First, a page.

Bangladesh: Villagers flee after attack on local church

“So Jesus answered and said, ‘Assuredly, I say to you, there is no one who has left house or brothers or sisters or father or mother or wife or children or lands, for My sake and the gospel’s, who shall not receive a hundredfold now in this time — houses and brothers and sisters and mothers and children and lands, with persecutions — and in the age to come, eternal life.’”
(Mark 10:29–30 N

Christians in a southeastern Bangladesh village are living in fear after a group of Buddhist extremists attacked their small Baptist church twice and damaged the building. Local reports said the attacks came after weeks of threats to force church members to recant their Christian faith and return to Buddhism. The Christian residents of Suandrapara village in Rangamati district of the Chittagong Hill Tracts fled after they and the church were finally attacked in July.

The extremists had been angered when the church members built the brick and tin-roofed church in January. The Bangladesh Bawm Tribal Baptist Church had funded this building project, since the Suandrapara Christians, who were previously Buddhists, had been worshipping in a small house since they “met Jesus Christ” in 2005.

The United People’s Democratic Front, a violent political party based in the Chittagong Hill Tracts, led the first attack on 15 July. During this attack, the church gate, cross and parts of the building were broken. The church members were given seven days to stop all church activities and re-convert to Buddhism. A week later on 22 July, the church was again attacked, and a wall, doors, and tin roofing were damaged.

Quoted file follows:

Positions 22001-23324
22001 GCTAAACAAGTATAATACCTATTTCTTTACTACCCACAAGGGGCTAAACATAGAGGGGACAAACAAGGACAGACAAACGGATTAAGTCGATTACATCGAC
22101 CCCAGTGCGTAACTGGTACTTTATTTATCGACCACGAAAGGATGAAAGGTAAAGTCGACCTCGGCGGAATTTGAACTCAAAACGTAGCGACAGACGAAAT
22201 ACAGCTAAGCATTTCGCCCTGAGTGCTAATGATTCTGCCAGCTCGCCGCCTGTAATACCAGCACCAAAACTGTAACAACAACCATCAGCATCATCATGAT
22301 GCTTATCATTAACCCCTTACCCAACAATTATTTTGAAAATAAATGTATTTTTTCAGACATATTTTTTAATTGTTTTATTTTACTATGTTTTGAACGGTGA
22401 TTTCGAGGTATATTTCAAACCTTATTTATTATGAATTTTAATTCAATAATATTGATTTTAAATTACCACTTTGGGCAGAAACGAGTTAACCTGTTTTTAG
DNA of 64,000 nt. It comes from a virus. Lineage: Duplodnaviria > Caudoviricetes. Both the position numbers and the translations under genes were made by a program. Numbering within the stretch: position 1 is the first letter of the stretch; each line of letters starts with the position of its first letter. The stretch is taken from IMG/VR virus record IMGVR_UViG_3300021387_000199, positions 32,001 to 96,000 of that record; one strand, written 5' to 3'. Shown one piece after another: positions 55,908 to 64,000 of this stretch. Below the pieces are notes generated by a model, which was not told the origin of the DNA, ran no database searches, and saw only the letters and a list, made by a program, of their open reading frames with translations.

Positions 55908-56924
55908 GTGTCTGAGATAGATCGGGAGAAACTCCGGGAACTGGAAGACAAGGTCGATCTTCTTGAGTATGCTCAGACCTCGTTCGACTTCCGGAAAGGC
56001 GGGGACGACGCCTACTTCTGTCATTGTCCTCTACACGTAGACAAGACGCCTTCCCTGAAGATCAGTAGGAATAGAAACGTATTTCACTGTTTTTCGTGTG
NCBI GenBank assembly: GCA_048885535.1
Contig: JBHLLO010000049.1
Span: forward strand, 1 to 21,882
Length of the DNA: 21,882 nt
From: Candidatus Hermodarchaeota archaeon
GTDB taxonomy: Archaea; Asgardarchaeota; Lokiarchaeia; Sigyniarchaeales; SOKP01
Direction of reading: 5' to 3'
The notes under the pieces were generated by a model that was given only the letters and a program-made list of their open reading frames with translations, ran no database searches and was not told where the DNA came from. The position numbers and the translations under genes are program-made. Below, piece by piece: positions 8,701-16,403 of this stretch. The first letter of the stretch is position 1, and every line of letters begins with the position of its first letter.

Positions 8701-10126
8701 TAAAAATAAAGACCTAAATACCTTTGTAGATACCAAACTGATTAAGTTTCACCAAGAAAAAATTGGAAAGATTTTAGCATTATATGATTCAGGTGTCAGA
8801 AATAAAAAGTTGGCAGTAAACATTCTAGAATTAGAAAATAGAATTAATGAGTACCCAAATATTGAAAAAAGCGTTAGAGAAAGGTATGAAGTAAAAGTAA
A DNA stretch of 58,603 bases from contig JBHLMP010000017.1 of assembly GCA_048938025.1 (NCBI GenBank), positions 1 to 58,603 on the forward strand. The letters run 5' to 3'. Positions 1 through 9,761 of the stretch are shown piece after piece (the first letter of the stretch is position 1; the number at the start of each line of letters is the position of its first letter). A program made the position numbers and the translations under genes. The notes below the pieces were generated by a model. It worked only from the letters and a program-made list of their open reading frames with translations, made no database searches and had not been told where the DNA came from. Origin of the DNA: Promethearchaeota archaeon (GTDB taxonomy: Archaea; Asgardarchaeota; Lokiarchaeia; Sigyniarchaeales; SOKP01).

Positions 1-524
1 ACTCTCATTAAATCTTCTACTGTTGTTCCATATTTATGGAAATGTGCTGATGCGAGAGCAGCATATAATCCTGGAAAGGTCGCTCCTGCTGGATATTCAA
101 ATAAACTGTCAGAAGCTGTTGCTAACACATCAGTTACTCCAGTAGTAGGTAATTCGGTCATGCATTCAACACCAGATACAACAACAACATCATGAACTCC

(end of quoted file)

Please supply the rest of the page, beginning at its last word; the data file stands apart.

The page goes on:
The Christians were told to destroy the church themselves. However, the assistant pastor, Tubel Chakma Poran Adetion, said they refused to comply: “If we have to sacrifice our lives, we will. They threatened us to return to our old religion, but we will not return. Jesus Christ is our saviour. We will die for him.”

Pastor Adetion added that the church did not report the attacks to the police for security reasons: “We are a minority and Buddhists can do anything to us. We want to live in peace with them and discuss things with them.” However, the church may have to seek legal redress against the attackers if the standoff continues.

No mainstream media in Bangladesh reported the incident, but some people have posted about this on social media. The attackers have threatened serious consequences if the incident was shared with the media or the police.

Church leaders in Bangladesh are worried about the attacks. Rev. Leor P. Sarker, general secretary of the Bangladesh Baptist Church Fellowship, said he was concerned about the Suandrapara church members: “There are about 50. They live in fear. Most of them are staying away from their homes to protect their life after the attack. We are praying for the attackers, that they may change their way of thinking and let our people live there in peace.”

Christians represent only 0.4 percent of Bangladesh’s 166-million population, more than 90 percent of whom are Muslim. At the Chittagong Hill Tracts, however, there are roughly equal percentages of tribal peoples who mainly follow Theravada Buddhism and Bengalis who follow Islam. Open Doors ranks Bangladesh at number 31 on its 2021 World Watch List of countries where Christians face the greatest persecution.

Home Group Prayer

Lord Jesus!  May the light that sincere Buddhists seek be found through the gospel witness of the Suandrapara village church. Strengthen your followers, Lord, and let your perfect love cast out all fear. Confirm their witness with signs following. Help them find the people of peace whose hearts are ready to receive the good news of eternal life in Jesus Christ. Change the hearts of those who hate them and you. For you delight over your word to perform it. Amen!


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